Inflation, interest rate hikes, falling stock markets. It seems like everyone is talking about them. Veteran investors know that stock markets go up and stock markets go down. Are you worried about the economy? You’re not alone.
What should you do? See it as an opportunity to touch base with your advisor.
Here are four worthy questions to ask.
- How is my money invested?
- How can I protect my portfolio?
- How well are my investments performing?
- Is there a better option?
1. How is my money invested?
Every investor has their own level of risk tolerance. It may turn out that your asset mix is more than appropriate for you.
Ask your advisor how much of your money is invested in:
- fixed income;
“Did the investment plan that you set up with your advisor make sense one year ago? Then chances are, it makes sense today,” says Dan Richards, Globe and Mail contributor.
Still, you’ll want to ensure that you aren’t putting too many eggs in one basket, says Alison Griffiths. She’s a retired financial columnist and author of a self-titled blog about money management. Sometimes 60% in equities has a way of becoming 65%, for instance. “As an investor, the best defence is to spread eggs out over a number of investment baskets,” she says.
Retirees and market volatility
Retired people need to ensure they have adequate cash holdings. They are, in many cases, living off their investments. “The rule of thumb is three years of liquid investments. That way, you don’t have to worry about liquidating things at the bottom of the market,” says Richards.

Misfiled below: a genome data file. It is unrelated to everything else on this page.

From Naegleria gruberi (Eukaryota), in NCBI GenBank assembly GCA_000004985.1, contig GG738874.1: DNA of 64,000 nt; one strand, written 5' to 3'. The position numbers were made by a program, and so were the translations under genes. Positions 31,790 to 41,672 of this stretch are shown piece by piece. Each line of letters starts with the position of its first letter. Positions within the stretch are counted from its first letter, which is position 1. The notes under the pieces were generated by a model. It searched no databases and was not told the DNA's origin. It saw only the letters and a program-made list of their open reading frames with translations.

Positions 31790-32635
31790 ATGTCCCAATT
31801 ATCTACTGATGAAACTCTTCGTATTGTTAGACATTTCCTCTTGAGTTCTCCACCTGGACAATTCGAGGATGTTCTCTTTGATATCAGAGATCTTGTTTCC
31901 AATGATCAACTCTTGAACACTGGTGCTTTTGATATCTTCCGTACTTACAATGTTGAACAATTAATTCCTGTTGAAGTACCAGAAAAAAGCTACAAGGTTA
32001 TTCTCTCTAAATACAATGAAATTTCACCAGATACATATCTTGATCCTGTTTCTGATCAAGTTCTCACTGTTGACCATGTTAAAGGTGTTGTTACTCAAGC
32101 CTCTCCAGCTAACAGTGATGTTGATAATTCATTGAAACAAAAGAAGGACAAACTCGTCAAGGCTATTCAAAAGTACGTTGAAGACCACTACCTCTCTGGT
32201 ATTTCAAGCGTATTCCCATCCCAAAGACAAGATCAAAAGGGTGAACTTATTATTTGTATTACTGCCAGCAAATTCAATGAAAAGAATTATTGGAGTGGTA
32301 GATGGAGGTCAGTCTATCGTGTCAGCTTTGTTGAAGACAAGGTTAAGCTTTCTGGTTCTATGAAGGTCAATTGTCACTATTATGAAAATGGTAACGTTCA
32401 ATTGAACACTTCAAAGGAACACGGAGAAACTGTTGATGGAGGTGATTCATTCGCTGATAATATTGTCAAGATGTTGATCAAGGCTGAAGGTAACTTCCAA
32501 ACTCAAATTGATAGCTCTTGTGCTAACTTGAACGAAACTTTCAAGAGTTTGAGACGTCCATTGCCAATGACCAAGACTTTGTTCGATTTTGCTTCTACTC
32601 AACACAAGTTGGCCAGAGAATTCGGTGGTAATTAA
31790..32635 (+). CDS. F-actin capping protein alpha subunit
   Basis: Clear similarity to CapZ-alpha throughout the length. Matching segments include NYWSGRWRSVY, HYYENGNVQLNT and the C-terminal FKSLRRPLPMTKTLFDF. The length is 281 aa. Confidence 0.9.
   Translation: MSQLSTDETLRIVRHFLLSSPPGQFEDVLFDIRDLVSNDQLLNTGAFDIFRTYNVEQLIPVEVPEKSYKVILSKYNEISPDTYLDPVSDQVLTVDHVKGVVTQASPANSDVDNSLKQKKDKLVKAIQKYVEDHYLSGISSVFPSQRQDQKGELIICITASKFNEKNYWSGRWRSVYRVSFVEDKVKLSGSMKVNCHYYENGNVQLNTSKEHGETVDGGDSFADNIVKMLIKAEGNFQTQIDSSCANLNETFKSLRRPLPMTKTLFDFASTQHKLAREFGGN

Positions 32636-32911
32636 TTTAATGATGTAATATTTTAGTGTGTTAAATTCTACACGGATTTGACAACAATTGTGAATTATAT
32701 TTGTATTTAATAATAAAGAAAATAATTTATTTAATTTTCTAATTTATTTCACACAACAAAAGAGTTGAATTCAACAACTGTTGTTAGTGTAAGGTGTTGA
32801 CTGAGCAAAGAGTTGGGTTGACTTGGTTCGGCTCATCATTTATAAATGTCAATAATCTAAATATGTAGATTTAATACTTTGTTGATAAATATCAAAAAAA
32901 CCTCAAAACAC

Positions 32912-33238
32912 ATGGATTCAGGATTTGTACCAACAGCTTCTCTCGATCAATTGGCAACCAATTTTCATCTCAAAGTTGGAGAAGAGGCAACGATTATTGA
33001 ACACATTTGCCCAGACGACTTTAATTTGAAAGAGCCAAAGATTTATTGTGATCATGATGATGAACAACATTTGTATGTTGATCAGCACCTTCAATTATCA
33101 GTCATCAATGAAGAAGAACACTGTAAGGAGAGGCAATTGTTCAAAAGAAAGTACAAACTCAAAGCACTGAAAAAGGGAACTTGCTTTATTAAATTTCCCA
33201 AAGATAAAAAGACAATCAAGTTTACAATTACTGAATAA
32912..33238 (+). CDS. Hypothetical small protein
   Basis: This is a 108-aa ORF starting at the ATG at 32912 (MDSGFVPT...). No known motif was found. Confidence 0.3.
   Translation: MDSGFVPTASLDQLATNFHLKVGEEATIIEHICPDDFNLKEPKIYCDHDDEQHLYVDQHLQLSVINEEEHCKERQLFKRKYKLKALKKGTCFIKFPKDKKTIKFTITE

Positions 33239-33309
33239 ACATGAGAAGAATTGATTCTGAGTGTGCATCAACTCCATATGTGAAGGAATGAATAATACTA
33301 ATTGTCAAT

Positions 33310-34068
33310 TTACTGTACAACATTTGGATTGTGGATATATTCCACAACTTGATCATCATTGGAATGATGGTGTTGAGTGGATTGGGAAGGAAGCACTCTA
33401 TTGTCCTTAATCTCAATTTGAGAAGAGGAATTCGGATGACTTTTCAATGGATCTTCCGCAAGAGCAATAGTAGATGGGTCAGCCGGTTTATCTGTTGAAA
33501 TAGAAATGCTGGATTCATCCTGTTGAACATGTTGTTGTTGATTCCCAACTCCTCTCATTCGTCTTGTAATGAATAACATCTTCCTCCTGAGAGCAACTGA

2. How can I protect my portfolio?
Were you okay with mainly equities but now have a change of heart? It might be time to revisit your investment plan, Richards says. “There may be things that you thought you could live with before. It may no longer be the case now that you’ve experienced volatility.”
Alison Griffiths finds that most people have too much invested in equities. “While fixed income and cash provide the lowest returns, they also provide the balance in your portfolio.”
3. How well are my investments performing?
Griffiths suggests you inquire how your mutual fund is performing relative to its peers and a benchmark index. “If you see yours consistently at the bottom, you know you have a problem,” she says. “People really need to get this information. Why would you keep putting money into a bad investment?”
4. Is there a better option?
Maybe you’ve found a dog among the rest of your investments. Have your advisor walk you through all the possibilities. Advisors licensed to sell securities and/or insurance can offer more product solutions beyond mutual funds.
Some examples? Low-cost exchange-traded funds and guaranteed minimum withdrawal benefit products.
Reach out to your advisor to have a proactive discussion about your investments. It could enhance your relationship. More importantly, it might also give you more peace of mind.
This content is provided for information and illustrative purposes only and is not intended to provide specific financial, tax, insurance, investment, legal or accounting advice and should not be relied upon in that regard and does not constitute a specific offer to buy and/or sell securities.
Information contained in this document has been compiled from sources believed to be reliable, but no representation or warranty, express or implied, is made with respect to its timeliness or accuracy.